Berber artistic expression in the modern era is primarily associated with utilitarian objects, such as pottery, weaving, jewelry, and architecture. These art forms are distinguished by their geometric, non-representational patterns, which have persisted with little change since ancient times. Although these patterns and techniques are not unique to Berbers, their tradition is remarkable for its continuity and persistence in Berber country. Some of the most notable examples of Berber artistic expression include the fortified architecture of southern Moroccan ksars, Kabyle and Chawia pottery, silver jewelry, and textiles found throughout North Africa, particularly in southern Tunisia and central and southern Morocco. These art forms are renowned for their elegant forms, intricate patterns, and sophisticated composition, making them a valuable contribution to the cultural heritage of the region.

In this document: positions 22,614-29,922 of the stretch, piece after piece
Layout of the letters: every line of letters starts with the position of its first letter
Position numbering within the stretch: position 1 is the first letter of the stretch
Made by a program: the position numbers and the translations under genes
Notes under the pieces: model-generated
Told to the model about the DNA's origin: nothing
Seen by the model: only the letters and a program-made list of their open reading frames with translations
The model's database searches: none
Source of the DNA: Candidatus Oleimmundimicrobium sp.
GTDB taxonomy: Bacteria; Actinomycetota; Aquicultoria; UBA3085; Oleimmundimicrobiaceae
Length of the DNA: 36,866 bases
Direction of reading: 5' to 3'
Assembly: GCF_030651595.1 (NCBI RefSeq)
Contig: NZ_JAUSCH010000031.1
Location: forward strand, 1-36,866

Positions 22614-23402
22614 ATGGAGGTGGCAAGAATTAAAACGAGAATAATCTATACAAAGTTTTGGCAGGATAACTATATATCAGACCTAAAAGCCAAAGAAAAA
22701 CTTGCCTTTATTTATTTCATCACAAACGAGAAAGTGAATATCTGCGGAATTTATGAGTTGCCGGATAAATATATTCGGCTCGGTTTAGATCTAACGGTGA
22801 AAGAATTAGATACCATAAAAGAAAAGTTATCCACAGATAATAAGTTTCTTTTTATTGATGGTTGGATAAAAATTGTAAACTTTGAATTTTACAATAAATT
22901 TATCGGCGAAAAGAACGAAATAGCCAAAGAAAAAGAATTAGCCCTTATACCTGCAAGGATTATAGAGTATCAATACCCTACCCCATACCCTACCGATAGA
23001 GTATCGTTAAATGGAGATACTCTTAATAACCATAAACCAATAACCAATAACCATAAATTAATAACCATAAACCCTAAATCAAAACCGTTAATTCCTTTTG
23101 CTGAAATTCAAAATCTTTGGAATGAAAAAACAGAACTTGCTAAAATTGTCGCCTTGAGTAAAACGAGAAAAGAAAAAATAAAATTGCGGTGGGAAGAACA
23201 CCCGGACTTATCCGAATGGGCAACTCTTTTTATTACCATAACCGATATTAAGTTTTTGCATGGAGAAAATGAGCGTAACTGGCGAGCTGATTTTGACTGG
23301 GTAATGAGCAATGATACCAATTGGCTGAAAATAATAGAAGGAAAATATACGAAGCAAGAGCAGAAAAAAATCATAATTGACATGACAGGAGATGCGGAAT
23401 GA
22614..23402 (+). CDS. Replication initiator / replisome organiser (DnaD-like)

Berber society has a family-based traditional social organization, which is characterized by its segmentary nature. The Djemaʿa, an assembly of family heads or elders, mediates relations between extended families, clans, or villages. Although many of the traditional competencies of the assembly have been taken over by government agencies in today’s more centrally administered bureaucratic world, certain local issues continue to require consensus decisions and shared provision of labor and material resources. These issues include local resources of common interest and responsibility, such as maintenance of paths, irrigation canals, mosques, Qurʾanic schools, and forests and pastureland, as well as organizing local religious or secular celebrations, among others. Berber institutions have often been described as democratic; however, this term may not be appropriate. Instead, their profound egalitarianism, born of a distrust of power concentrated in the hands of any particular segment, is often summarized in the concepts of balance and opposition. They maintain a balance of power by constant resistance to other segments’ self-interest and ensure that all segments bear equal burdens and reap equal benefits.